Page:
As an example of everything this film is and could have been, the song/dance sequence in the middle of the film tells the story of the Thugs celebrating in their hideout with a big boozy bash. At times, it’s a feast for the eyes with some great musical moments and impressive dancing. At other times it feels surprisingly uninventive and limited in its execution and direction with Bachchan’s singing unparalleled but his dancing leaving so much to be desired – and I’m not blaming an old man for not being as quick on his feet, I’m blaming the director for making me notice.

Highlighted Quote:
“This wound will heal in a few days but don’t allow the wound inside you to ever heal”

In A Few Words:
“An entertaining and serviceable enough outing but hardly worthy of the calibre of the sum of its parts”

Total Score:



Left With Nothing. Capable Of Anything.

Steve McQueen

Viola Davis
Elizabeth Debicki
Michelle Rodriguez
Cynthia Erivo

After a heist goes wrong, four criminals are cornered by the police and killed. It later transpires that the man they were robbing was gangster-turned-political-candidate Jamal Manning (played by Brian Tyree Henry). While trying to keep himself semi-distanced from his criminal background, he expects the robber’s widows to repay the debt of two million dollars. Desperate and fearing for her life, Veronica Rawlins [Davis] comes into possession of her late husband’s journal and unites the crew’s partners to pull off his next planned job which would clear the debt and give them enough money to buy them a new life.

On the surface, Widows is a fairly disposable heist film. In truth, on paper, it could quite easily be a Saturday evening mini-series on TV or a straight to DVD feature. The difference here comes down to the brilliant writing, razor-sharp performances and the jaw-dropping direction. It may not sound like much but one of the reasons Christopher Nolan is a great director is that he plays to his strengths and creates films that seem a lot smarter than they are while delivering a digestible story that seduces the audience through flattery. McQueen’s films to date are not that, each feature is prime independent cinema but either the subject matter or the presentation ostracises many. With Widows, McQueen boils down all these creative components and delivers them to an unsuspecting audience who don’t even realise they are watching something that is so incredibly layered. This is where you go from a great director like Nolan to a truly phenomenal one like David Fincher and McQueen has proved himself more than capable of drawing such a comparison. From the amazing long-running tracking one-shots to the subtle directorial nods like the multiple uses of reflections, so many beautiful directorial and cinematographic flourishes have been utilised, injecting elements of high art into a straightforward action crime thriller for the mainstream to comfortably process. Essentially, surreptitiously elevating the audience without them realising. As a little aside, I was rather surprised that Hans Zimmer composed the score. In retrospect it shouldn’t have come as a big surprise as Zimmer also scored 12 Years A Slave and his contemporary signature is all over the music but the score itself is actually quite a restrained and subdued turn for a man we now associate with big, bombastic musical presence. Instead, we have a great and thoroughly tense score that pairs itself magnificently with the pacing.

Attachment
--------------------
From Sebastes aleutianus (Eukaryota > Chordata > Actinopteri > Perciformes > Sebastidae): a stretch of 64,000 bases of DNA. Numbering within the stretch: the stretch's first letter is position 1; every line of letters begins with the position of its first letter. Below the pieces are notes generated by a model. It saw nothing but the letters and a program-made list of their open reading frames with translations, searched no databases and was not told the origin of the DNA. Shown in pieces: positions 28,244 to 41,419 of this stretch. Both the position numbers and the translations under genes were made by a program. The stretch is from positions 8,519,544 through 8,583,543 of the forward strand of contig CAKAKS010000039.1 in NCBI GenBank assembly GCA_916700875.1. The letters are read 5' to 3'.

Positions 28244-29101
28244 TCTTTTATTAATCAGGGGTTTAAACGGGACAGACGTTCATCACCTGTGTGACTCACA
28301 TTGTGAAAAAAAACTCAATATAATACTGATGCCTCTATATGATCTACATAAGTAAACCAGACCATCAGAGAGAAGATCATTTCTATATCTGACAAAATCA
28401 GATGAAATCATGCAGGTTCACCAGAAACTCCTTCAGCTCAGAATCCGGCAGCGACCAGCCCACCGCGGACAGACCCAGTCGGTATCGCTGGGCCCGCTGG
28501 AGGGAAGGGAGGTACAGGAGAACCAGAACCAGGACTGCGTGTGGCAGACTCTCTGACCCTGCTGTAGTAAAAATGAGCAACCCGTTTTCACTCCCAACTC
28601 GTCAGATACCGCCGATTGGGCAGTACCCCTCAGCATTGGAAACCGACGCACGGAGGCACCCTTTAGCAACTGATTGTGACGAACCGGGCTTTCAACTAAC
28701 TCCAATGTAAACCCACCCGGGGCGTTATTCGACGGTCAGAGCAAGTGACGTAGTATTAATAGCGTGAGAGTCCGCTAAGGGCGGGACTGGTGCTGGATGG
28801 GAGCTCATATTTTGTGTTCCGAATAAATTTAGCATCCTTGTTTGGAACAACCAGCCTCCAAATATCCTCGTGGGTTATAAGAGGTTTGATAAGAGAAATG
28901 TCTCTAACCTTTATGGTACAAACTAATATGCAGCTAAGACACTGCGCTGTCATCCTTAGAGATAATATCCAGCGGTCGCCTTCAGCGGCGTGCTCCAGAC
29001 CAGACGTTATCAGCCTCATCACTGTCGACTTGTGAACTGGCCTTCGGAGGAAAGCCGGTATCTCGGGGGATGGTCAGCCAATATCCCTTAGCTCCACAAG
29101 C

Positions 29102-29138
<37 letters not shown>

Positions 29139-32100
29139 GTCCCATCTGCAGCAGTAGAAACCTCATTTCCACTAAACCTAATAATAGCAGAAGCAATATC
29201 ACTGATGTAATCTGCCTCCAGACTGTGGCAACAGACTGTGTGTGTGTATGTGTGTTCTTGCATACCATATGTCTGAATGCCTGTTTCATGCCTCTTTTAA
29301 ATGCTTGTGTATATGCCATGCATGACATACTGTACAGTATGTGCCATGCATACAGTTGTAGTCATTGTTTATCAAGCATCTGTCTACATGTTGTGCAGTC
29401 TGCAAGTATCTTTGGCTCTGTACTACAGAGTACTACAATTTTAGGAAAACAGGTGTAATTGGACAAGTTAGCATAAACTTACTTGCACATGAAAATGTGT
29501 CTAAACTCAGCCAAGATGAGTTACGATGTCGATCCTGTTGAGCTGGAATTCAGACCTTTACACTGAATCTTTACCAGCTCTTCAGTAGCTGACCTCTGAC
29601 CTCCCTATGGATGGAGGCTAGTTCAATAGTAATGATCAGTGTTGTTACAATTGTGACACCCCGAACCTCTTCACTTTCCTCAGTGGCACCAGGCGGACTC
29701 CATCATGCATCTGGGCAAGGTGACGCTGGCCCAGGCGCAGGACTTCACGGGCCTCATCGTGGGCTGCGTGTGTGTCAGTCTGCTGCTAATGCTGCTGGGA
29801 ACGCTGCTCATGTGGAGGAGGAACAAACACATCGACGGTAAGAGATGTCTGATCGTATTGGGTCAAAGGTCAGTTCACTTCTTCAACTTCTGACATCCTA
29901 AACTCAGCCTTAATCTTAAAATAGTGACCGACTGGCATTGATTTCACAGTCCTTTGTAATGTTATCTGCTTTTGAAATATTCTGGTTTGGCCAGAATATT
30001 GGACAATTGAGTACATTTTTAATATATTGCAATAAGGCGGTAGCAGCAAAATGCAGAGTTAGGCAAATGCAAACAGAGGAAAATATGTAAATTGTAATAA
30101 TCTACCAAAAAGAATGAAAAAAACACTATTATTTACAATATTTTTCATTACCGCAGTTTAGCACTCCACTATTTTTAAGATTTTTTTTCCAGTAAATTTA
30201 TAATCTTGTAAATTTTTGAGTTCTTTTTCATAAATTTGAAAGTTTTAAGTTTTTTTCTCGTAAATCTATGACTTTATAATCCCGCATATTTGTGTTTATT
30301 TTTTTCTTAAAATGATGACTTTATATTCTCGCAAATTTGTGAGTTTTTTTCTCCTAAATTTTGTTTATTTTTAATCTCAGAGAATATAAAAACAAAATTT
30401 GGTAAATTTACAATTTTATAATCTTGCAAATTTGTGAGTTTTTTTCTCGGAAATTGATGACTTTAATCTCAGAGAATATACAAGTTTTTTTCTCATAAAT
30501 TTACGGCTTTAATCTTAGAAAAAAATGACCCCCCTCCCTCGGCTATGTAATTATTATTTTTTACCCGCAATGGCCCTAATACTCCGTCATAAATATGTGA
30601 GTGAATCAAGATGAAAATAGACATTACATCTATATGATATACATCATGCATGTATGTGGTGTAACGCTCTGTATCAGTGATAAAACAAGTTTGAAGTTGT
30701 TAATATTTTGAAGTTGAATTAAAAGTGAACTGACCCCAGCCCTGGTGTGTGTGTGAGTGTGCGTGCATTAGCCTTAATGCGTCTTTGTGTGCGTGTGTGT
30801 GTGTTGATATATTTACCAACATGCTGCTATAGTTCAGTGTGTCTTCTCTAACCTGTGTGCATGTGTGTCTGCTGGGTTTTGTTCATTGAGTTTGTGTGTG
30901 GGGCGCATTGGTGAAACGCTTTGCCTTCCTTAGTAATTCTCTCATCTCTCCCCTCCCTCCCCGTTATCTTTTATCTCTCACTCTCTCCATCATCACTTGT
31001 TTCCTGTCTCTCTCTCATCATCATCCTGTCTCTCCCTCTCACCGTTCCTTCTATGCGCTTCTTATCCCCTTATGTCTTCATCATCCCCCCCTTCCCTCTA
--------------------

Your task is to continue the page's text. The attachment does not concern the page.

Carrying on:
The entire first act is utilised to really ground this world. With elements of a criminal underworld and corrupt political officials, the stage is set to both highlight how distant these women are from their husband’s work and establish how unpleasant said men are. Granted, this could have been terribly mishandled, really beating audiences about the head with it but this simple glimpse tells us everything we need to know: these men have created a problem and now those who are associated, whether complicit or unaware, are paying the price. But the truth is, the more you tug on these threads and look for character patterns, the sheer complexity of the writing comes to the fore. This is a film about generational differences, legacies, separation from mistakes of the past, betrayal, loyalty, background, commonalities and the nature of alliances. But on the surface, this is a celebration of endurance and willpower; forced through circumstance to take action and refusing to be pigeon-holed, written off or walked over, the performances reflect the same unfair verdict delivered to women from different ethnicities and walks of life. In a strange way, it’s worth drawing a comparison with something like Ocean’s 8 which, although I still enjoy, feels like a sterile assembly, whereas this heist drama offers real people in an all-too relatable compromised situation – and it’s only at that point that you realise that nothing about this film is relatable, we simply want these criminals to succeed because the initial onus of responsibility wasn’t on them and that feeling of bailing out guilty culprits, for better or worse, really resonates with a modern audience.

**spoilers discussed within this paragraph**